Saturday, October 30, 2010

White, Mica, and Silver

Mixed activities here this evening. First up was a couple of tubes of this white mineral.

Then two more tubes with this lovely red earth laden with mica.

This afternoon I dug out silver wire from my chainmaking days. For weeks I've been thinking that my 0.5 mm Pentel mechanical pencil might make a good holder for silverpoint. 0.51 mm converts to 24 gauge in wire size. At the top of my pile of wire I found ten feet of 24 gauge fine silver! I clipped a piece, smoothed one end, and popped it in to work perfectly with my Pentel!

I'll probably want various gauges but this is a good start. Some tempera artists rough in their painting with silverpoint.

Here's a bit of silverpoint on gesso.

Wrapping up the evening was an attempt to finish one of the new Realgesso boards. I have an email into Realgesso for guidelines but in the meantime I used Koo Schadler's recommendations on the True Gesso site. I found that using the rougher grits seemed to be overkill, creating deep scratches that then took time to remove. Unless I hear different from Realgesso, on the next board I will begin with 320 grit, then 400, and finally 600. Perhaps different grit sizes and techniques are appropriate with boards from different suppliers, as well as when I make my own gesso boards.


  1. Exciting stuff! Great textures of paint there -- especially the contrast between the porridgey white and the flakey sparkly russet. I've passed your silver wire tip on to my parents -- my mum has some silver wire from her jewellery-making days. Interesting to see it on the gesso. It has a rough effect I've not seen before which I'm guessing is a result of the texture of the gesso -- unsanded at that point?

    I've run into the same problem of scratches when sanding down plain vellum. Sandpaper is not too good to use because the grit comes off the paper and rolls around. 'Wet-and-dry' which I think is carborundum paper seems better. It looks like the stuff covering your sanding blocks. Great tip about using blocks rather than the paper! I'll remember that ...

  2. After checking, I see that you are spot on regarding that unsanded gesso. I just did a little test on my new board and that silver spread so smoothly. It did uncover some slight sanding grooves--not sure if these would need to be approached. I am on the lookout for greater than 600 grit. 3M has some great finishing products with papers into the micron level that I've used for metal polishing. I may be trying those out for the boards and silver.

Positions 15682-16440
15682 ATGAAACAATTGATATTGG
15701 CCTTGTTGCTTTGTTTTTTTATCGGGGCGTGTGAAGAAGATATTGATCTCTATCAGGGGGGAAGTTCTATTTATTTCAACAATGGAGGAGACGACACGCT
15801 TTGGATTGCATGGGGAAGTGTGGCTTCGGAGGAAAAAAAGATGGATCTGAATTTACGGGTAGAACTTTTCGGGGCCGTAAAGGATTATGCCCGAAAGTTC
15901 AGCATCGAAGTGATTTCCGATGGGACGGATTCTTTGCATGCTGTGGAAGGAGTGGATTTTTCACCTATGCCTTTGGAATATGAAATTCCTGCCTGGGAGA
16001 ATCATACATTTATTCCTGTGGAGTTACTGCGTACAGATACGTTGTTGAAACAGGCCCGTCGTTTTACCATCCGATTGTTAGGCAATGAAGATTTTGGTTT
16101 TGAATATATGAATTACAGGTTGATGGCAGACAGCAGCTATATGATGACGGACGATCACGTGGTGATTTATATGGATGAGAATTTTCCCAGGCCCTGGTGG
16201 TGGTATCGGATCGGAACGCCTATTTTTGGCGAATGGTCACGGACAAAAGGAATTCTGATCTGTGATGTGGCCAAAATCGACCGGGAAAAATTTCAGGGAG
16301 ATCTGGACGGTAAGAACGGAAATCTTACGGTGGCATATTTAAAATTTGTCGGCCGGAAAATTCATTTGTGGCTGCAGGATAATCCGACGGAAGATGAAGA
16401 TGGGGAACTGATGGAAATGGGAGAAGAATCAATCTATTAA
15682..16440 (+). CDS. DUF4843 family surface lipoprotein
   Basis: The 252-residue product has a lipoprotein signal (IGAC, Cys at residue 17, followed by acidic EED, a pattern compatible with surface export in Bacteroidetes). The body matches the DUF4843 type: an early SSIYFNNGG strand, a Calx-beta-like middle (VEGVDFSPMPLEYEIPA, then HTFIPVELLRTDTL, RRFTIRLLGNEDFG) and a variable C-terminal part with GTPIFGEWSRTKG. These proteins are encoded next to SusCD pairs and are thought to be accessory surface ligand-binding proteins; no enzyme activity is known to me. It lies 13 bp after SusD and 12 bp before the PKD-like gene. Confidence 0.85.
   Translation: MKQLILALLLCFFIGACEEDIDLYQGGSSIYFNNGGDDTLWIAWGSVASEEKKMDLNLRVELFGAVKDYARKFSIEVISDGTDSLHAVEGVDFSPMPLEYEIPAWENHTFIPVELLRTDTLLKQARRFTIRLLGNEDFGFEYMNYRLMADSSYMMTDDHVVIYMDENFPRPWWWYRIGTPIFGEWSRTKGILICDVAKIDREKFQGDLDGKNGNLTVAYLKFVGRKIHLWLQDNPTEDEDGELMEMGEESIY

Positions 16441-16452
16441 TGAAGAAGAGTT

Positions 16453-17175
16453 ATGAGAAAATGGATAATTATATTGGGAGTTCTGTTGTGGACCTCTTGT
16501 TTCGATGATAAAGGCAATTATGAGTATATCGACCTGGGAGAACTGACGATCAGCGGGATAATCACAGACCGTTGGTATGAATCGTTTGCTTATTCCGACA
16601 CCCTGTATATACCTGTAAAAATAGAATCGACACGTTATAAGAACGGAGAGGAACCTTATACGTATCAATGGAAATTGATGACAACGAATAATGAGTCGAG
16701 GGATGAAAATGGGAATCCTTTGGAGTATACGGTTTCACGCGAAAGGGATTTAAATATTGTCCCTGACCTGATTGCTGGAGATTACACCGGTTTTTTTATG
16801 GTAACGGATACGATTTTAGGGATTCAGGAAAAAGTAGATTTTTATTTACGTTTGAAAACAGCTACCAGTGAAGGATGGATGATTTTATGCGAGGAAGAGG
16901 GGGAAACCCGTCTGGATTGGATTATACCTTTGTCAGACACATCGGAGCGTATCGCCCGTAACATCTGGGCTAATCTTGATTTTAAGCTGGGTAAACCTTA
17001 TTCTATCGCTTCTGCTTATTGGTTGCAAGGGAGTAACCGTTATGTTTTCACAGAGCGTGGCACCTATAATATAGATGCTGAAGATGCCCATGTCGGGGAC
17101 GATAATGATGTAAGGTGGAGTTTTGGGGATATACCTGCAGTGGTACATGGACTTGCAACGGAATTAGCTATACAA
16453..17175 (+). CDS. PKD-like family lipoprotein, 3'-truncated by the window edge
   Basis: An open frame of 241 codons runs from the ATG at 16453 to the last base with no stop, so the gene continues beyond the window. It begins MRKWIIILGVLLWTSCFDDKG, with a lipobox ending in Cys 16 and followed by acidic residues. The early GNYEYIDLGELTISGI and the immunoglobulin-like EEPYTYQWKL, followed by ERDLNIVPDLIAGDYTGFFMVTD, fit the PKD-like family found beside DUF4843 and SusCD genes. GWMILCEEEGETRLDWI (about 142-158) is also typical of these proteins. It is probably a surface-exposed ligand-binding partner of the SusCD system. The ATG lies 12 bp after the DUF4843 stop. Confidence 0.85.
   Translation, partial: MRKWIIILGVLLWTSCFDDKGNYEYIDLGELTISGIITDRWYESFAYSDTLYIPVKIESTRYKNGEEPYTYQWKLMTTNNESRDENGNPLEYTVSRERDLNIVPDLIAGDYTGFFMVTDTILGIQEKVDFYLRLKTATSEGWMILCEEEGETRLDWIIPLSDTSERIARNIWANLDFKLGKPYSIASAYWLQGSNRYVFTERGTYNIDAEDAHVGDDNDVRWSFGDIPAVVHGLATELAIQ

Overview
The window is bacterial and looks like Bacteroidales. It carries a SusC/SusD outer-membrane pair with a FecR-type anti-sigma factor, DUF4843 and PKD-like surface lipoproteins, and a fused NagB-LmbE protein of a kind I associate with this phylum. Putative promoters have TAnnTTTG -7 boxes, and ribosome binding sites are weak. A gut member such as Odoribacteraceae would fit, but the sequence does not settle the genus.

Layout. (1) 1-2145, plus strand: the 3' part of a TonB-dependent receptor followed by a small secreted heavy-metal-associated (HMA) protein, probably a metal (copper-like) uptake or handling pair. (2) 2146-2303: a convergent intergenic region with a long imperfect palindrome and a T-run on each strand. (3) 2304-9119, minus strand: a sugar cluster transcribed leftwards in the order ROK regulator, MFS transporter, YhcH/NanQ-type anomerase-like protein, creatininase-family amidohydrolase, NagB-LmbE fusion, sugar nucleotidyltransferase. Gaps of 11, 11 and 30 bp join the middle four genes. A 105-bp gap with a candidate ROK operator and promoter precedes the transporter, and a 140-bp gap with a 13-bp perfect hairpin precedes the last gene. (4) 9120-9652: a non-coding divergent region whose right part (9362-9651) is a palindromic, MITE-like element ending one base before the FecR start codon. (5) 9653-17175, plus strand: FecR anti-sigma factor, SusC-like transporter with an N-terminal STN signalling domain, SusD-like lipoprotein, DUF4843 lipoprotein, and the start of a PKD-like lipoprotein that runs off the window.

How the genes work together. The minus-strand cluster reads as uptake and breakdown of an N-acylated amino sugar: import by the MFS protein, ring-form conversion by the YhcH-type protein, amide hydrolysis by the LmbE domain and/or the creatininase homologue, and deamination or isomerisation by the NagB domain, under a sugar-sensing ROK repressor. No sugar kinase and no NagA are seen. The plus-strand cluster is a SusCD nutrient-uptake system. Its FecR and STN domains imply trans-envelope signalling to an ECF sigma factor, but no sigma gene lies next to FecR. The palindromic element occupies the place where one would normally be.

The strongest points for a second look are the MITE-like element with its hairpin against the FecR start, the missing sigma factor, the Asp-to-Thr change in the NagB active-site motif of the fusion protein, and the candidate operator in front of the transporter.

3. That's interesting! Blimey: micron-level finishing papers ... but the idea of polishing gesso with such a tiny abrasive is very appealing for the ultimate smooth painting surface. (Shades of T-Cut for cars, and jeweller's rouge for gems.)

    Also interesting about the denatured alcohol. I am wondering how that would work on a vellum surface. Usually I dust down thoroughly outside with a flannel rag or soft brushes, but, clearly, some dust must remain especially in the fuzz of fibres that results from roughing the vellum up.

    Goatskin I find responds badly to my sanding and scraping, because the 'pebbling' texture flakes up preferentially to give an extraordinarily rough surface. Perhaps some of the finest fine carborundum would work. I've had good results by carefully scrubbing it all over with dry pounce in a clean dry flannel cloth; the pumice 'keys' the surface well, the cuttlefish dries out any oil. The paint is going on beautifully.

    Pounce might work on gesso, too -- but the dust would be plentiful.

    John, I'm intrigued. What did you do in your metal-working days? Silver chain production sounds like jewellery-making.

  4. I was surprised to hear about using alcohol for dust removal. Koo Schadler also recommends the same but for degreasing.

    Owned a jewelry store with my brother. I was the bench jeweler and appraiser--chain repairs, ring sizing, remounts, diamond grading, etc... I got out of retail after five years (long story there) and then spent time simply learning and experimenting, chain making being one of my adventures. I hold an as yet unexplored interest in enameling.